I guess that means that we won’t be seeing Tony Shaloub in Catching Fire after all. Not too long ago there was word that Shaloub was in talks for this role. Nothing against Jeffery Wright, but I was actually looking forward to seeing the Monk star in the next film.
Here’s the official announcement:
Santa Monica, CA, September 7, 2012- Lionsgate® and the filmmakers of THE HUNGER GAMES: CATCHING FIRE are pleased to announce that Jeffrey Wright has been cast in the role of Beetee in the much anticipated film adaptation of Suzanne Collins’ worldwide smash hit novel Catching Fire. Hailing from District 3, Beetee earns the nickname “Volts” because of his electronics expertise.
Critically acclaimed and celebrated by audiences for his performances in theater and on film and television, Wright garnered a Tony® Award in 1994 for his work in Tony Kushner’s Pulitzer Prize-winning epic “Angels in America” which he reprised in HBO’s 2003 mini-series adaptation, earning both a Golden Globe® and an Emmy®. He has played memorable roles in films as diverse as BASQUIAT, SOURCE CODE, CASINO ROYALE and QUANTUM OF SOLACE, W, SYRIANA, and CADILLAC RECORDS. Wright can next be seen with Mark Walhberg, Russell Crowe and Catherine Zeta-Jones in Allen Hughes’ political thriller BROKEN CITY.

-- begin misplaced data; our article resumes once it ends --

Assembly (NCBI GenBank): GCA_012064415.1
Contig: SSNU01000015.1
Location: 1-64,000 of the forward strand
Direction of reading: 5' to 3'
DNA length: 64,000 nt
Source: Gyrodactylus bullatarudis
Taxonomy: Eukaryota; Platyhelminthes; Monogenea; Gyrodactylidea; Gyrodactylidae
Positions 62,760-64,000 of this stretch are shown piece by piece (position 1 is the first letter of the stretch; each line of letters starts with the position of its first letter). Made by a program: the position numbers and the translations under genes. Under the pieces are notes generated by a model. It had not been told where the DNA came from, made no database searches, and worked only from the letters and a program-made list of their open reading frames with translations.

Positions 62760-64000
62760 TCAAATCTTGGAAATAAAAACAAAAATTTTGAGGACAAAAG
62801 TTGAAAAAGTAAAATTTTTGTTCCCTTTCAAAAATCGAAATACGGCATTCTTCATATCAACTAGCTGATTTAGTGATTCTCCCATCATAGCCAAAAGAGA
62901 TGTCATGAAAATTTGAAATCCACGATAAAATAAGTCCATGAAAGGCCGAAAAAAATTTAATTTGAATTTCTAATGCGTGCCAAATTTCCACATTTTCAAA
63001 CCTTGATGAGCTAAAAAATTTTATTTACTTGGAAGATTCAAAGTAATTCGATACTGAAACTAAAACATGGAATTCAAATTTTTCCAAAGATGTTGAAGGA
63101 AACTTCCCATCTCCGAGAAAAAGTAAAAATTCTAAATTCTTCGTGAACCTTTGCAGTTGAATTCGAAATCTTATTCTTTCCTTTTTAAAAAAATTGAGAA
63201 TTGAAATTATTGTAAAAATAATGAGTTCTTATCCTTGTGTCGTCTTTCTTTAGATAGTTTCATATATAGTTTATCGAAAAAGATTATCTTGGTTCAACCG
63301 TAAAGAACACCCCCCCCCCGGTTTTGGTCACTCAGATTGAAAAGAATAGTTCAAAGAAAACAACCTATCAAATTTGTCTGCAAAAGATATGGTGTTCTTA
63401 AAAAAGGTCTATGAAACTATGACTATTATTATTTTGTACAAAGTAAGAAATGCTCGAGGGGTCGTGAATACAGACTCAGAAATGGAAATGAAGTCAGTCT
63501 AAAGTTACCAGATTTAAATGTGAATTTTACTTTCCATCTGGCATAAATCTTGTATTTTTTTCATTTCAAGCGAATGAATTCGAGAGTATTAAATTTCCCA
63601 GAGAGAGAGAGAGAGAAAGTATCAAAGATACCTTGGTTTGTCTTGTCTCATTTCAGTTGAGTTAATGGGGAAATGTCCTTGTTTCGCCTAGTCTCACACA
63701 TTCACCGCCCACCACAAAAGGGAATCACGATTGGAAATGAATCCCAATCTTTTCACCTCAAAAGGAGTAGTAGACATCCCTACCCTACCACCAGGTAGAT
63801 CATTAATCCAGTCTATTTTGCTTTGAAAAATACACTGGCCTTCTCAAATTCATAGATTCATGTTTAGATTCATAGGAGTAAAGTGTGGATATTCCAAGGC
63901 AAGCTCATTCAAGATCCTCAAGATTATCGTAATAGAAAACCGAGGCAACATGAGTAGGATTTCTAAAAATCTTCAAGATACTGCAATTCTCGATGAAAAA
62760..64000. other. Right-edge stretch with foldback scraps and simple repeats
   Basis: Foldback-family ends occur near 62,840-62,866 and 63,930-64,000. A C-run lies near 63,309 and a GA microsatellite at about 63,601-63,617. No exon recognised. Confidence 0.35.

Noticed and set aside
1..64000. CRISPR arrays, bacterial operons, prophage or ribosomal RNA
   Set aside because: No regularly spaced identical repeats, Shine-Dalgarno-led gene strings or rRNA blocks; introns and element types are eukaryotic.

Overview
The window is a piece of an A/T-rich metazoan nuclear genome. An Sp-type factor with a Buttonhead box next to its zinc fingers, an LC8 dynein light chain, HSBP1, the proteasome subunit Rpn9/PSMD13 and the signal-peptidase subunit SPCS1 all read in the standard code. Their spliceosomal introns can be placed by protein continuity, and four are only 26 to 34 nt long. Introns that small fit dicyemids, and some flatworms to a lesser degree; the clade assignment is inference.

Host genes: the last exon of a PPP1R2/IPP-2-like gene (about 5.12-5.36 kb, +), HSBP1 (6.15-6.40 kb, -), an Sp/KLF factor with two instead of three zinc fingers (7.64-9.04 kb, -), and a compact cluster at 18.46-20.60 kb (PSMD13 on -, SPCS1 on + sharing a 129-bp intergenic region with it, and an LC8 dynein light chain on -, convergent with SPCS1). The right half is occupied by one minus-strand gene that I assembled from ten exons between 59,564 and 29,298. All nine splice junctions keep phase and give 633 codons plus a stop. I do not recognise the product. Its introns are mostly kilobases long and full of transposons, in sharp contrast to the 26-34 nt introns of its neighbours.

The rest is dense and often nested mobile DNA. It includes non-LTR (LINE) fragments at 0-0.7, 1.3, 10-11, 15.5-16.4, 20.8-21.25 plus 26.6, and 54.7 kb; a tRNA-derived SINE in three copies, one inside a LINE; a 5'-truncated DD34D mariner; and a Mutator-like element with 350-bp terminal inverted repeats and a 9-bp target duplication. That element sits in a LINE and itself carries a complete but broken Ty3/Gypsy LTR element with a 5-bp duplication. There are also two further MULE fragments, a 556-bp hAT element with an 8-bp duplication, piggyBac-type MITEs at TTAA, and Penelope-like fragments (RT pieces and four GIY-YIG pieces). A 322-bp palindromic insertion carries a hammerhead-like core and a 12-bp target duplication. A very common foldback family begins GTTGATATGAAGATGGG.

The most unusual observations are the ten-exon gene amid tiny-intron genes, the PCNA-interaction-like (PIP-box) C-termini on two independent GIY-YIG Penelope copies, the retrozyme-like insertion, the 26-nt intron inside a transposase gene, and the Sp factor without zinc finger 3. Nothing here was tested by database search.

THE HUNGER GAMES: CATCHING FIRE begins as Katniss Everdeen has returned home safe after winning the 74th Annual Hunger Games along with fellow tribute Peeta Mellark. Winning means that they must turn around and leave their family and close friends, embarking on a “Victor’s Tour” of the districts. Along the way Katniss senses that a rebellion is simmering, but the Capitol is still very much in control as President Snow prepares the 75th Annual Hunger Games (The Quarter Quell) – a competition that could change Panem forever.
THE HUNGER GAMES: CATCHING FIRE will be directed by Francis Lawrence, and produced by Nina Jacobson’s Color Force in tandem with producer Jon Kilik. The novel on which the film is based is the second in a trilogy that has sold more than 50 million books in print and digital in the U.S. alone.